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Forex: Delivering in Japan

There’s no doubting that the Bank of Japan delivered over and above what was expected. But the two questions to explore are will the policy announcements be enough to deliver 2% inflation on their imposed 2 year horizon and what will be the impact on the currency?

On the inflation ambition, it’s a tall order and there are two elements to the answer. The first is the transmission mechanism, the second is the reaction of the different sectors of the economy (firms, households, government). On the transmission mechanism, Japan has spent much of the past near twenty years pushing on a string with regards to monetary policy. Japan was the early ‘modern’ example of a balance sheet recession, one concentrated in the corporate sector (vs. the household sector of the US in the run-up to 2008). So as much as the Bank of Japan was cutting rates and pushing money (the monetary base increased 50% 2001-03), the corporate sector was choosing to pay-down debt.

From a balance sheet perspective, the omens are better this time around, although this must be set against the backdrop of all central banks suffering from a weakened transmission mechanism at the zero lower bound. It’s all relative and far harder vs. a positive nominal rate regime. This is where we fall into the reaction side. Deflation has a crippling impact on all 3 sectors of the economy. Households don’t purchase today what they believe they can buy tomorrow at a lower price. Firms are discouraged from investing (and increasing wages) and governments see an ever rising real debt burden.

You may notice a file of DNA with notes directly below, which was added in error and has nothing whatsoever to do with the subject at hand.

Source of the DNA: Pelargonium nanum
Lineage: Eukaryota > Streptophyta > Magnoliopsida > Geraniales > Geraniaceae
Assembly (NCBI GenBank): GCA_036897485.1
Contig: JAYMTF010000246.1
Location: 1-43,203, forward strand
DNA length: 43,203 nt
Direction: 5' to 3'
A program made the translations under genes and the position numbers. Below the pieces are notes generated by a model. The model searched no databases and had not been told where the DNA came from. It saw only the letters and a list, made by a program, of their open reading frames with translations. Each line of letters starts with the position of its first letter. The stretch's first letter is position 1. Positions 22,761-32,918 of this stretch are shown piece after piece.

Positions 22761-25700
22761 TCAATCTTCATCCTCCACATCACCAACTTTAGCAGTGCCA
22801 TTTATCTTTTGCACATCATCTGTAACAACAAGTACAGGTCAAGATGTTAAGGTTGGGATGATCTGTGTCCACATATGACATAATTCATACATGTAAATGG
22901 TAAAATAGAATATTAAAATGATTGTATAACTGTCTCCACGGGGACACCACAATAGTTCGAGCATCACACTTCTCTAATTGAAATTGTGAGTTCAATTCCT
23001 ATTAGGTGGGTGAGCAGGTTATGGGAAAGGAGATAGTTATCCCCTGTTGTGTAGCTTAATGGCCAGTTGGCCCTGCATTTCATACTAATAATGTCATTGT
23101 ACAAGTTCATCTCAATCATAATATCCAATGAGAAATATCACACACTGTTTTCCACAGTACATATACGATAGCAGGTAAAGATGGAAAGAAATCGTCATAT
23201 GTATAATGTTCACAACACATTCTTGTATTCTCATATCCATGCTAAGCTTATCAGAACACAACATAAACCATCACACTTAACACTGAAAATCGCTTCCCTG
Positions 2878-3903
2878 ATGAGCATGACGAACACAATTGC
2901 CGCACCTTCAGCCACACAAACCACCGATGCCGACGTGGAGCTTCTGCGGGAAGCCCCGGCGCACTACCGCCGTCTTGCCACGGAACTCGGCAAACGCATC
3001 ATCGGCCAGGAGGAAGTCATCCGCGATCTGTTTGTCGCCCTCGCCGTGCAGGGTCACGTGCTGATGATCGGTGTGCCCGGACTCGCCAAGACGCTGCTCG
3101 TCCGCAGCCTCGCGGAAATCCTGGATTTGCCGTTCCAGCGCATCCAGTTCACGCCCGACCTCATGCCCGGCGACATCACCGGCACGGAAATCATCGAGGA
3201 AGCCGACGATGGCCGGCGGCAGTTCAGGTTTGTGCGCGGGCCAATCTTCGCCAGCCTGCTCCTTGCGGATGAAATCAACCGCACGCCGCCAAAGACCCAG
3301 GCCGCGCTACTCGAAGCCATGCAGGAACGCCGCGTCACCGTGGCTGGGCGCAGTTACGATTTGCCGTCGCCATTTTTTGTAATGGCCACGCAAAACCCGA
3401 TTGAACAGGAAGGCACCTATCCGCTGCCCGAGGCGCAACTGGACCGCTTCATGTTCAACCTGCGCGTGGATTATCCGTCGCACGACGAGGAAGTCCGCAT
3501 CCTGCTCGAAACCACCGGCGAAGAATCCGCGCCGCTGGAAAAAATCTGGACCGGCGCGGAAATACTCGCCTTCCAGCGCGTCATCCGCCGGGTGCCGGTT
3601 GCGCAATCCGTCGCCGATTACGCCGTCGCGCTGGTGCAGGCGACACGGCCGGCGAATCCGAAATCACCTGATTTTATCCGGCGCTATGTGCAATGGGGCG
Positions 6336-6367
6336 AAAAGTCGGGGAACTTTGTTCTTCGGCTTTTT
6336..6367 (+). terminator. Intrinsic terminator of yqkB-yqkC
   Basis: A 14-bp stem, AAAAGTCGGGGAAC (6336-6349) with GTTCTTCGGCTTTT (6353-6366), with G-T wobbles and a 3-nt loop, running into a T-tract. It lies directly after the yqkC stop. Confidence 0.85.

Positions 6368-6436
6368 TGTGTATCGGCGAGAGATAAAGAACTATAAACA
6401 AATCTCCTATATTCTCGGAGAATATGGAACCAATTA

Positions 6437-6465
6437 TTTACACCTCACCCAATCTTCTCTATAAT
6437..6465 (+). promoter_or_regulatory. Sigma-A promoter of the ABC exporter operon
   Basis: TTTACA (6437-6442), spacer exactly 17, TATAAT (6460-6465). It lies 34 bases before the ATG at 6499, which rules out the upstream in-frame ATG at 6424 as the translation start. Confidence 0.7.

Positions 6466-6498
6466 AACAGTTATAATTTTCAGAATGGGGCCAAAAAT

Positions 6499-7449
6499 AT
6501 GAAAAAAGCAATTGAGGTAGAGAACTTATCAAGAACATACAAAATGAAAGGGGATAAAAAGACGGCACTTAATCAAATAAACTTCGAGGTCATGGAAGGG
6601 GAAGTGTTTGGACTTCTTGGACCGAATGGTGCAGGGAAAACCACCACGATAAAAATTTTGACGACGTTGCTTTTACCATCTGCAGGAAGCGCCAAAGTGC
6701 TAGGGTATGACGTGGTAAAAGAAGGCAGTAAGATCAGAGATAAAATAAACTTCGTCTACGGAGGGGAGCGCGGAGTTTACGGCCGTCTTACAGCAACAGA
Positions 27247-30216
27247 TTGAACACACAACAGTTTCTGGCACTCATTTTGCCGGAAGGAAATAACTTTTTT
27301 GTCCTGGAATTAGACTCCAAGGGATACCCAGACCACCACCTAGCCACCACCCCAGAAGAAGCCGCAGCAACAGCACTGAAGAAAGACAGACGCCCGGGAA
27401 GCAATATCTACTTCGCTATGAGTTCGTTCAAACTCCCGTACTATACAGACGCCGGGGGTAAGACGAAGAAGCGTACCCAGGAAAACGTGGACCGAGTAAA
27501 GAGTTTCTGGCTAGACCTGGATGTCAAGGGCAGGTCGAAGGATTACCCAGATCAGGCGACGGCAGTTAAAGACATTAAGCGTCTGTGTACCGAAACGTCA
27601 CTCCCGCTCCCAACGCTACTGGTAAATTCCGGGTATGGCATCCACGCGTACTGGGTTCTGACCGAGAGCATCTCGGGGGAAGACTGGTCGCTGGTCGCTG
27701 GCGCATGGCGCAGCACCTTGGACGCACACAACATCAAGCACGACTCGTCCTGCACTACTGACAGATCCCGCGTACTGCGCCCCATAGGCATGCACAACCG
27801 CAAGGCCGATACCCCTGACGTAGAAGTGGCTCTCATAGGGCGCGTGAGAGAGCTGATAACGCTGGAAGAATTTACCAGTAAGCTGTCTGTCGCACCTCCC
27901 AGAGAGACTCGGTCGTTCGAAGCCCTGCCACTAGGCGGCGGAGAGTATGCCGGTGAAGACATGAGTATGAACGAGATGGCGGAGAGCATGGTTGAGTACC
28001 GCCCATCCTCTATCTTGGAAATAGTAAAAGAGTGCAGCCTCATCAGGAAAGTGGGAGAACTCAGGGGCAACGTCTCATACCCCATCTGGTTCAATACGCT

There have been signs of change in the corporate sector after a period in which contractual cash wages have fallen 7% over the past 10 years. Some firms have been increasing wages, although many of the bigger ones have increased bonuses, rather than increase their cost base via wage increases. Indeed, over the past 4 years, the bonus element of earnings has risen 13.5%, reflecting this caution.

But it could well be fiscal policy and the actions of the government that determine whether the inflation target is achieved. Japan has been beset by periods where recovery has been choked-off by premature fiscal tightening. Such a move could well end up reversing any positive signs that emerge in the first year so the new administration needs to avoid the temptation of choking off any signs of a much-awaited sea change in the economy.

So for now, it’s a tall order to expect the 2% inflation target to be achieved. The best hope is that we see signs of an end to the deflationary mind-set that has gripped the economy. For the yen, we’re likely to see further weakness, but the pace of depreciation is unlikely to match that of recent months. The 100 level on USDJPY may well have to wait until later in the year.

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